The Rhode Island legislature is facing a decision that will shape the future of a good portion of its criminal justice system. It must decide whether or not to adopt legislation that will bring the state into compliance with SORNA, the sex offender registration and notification act, which is title 1 of the Adam Walsh Child Protection and Safety Act of 2006 (P.L. 109-248).
State Rep. Peter G. Palumbo (D – Cranston), author of the bill, uses language in his defense of it that encourages the public to believe that every person on the registry, between 400,000 and 700,000 souls, depending on whose numbers you believe, in ages ranging from nine to ninety, and in seriousness ranging from false accusations to misdemeanors to felonies, every one of them, is a predator and virtually certain to repeat a horrible offense that threatens everyone everywhere.
"As long as there is one sex offender out there that we cannot account for, there is the potential for great harm, the potential for another victim," he is reported as saying by WPRI.com (http://www.wpri.com/dpp/news/local_news/state-rep-pushes-new-sex-offender-bill). The word "potential" is used to justify the use of a fear-mongering and unsupported—and unsupportable-- statement.
Children and youth are at much greater risk of ending up on the sex offender registry than they are of being harmed by someone on it. Juveniles comprise up to a third of new registrants to registries across the states and are responsible for over a third of sexual crime against other minors (Crimes Against Children Research Center, University of New Hampshire) and, under this legislation, will be registered on the adult registry, a major reason that many states have rejected SORNA.
95% of sexual crime is committed by those never before convicted of a sexual offense and therefore not on a registry (Sandler, Freeman, and Socia, Does A Watched Pot Boil?) Registered sex offenders account for less than 5% of sexual crime against minors (Office of Juvenile Justice and Delinquency Prevention Statistical Briefing Book, 2008). Cases of strangers targeting children and teens are rare; they are molested almost totally by those in their lives with whom they have close and trusting relationships. How can a system that focuses solely on those who are already registered be a useful tool in lowering the rate of sexual crime when those committing the majority of the crime are not on the registry?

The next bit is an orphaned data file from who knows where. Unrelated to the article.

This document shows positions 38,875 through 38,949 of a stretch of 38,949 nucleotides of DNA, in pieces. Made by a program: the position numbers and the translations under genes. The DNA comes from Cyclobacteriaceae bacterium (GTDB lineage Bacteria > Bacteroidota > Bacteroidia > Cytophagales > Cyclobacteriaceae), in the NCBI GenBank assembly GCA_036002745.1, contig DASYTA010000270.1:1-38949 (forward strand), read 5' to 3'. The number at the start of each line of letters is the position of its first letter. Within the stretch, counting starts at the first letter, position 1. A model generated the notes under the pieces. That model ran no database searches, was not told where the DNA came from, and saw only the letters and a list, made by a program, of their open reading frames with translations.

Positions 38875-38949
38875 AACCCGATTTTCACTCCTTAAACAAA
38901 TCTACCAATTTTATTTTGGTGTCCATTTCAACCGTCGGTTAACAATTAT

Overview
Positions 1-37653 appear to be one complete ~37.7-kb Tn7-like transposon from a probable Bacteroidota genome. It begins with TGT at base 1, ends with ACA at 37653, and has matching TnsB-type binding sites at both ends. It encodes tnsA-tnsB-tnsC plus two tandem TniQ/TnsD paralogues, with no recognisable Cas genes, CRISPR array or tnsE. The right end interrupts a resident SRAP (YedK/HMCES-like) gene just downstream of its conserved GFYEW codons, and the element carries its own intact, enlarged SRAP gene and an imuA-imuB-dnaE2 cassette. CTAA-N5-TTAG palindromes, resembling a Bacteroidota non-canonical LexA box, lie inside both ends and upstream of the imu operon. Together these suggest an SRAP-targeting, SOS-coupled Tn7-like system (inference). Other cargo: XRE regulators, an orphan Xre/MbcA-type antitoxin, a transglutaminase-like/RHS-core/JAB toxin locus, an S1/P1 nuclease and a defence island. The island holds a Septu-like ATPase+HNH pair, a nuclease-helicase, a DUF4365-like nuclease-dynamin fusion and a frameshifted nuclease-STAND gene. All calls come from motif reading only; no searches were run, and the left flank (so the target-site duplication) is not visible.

Rep. Palumbo also suggests that the state will actually save money by implementing this legislation. “…making one central agency [the R.I. state police] responsible for this process will free up local law enforcement resources and save communities money.” This has not been the experience of other states that have implemented SORNA. In addition to requiring a huge budget over and above federal allotments, states are finding themselves faced with multiple lawsuits from registrants who, by virtue of SORNA, are automatically raised from a low risk level to a high one and are protesting the change in the plea agreements they made at sentencing as well as now finding themselves subject to ex-post facto laws.
This legislation address only individuals who are on the registry. It will have no effect on Rhode Island's rate of sexual offending nor will it leave anything with which to address sexual crime against the much larger population. Is this what Rhode Island wants or deserves?
RSOL promotes the elimination of sexual abuse and the preservation of civil rights for all individuals through the use of effective legislation based on empirical research. We envision sexual offense laws based on equal justice and respect for the dignity of all people, protection from retroactively applied punishment, and the establishment of fact-based laws and policies that protect our communities.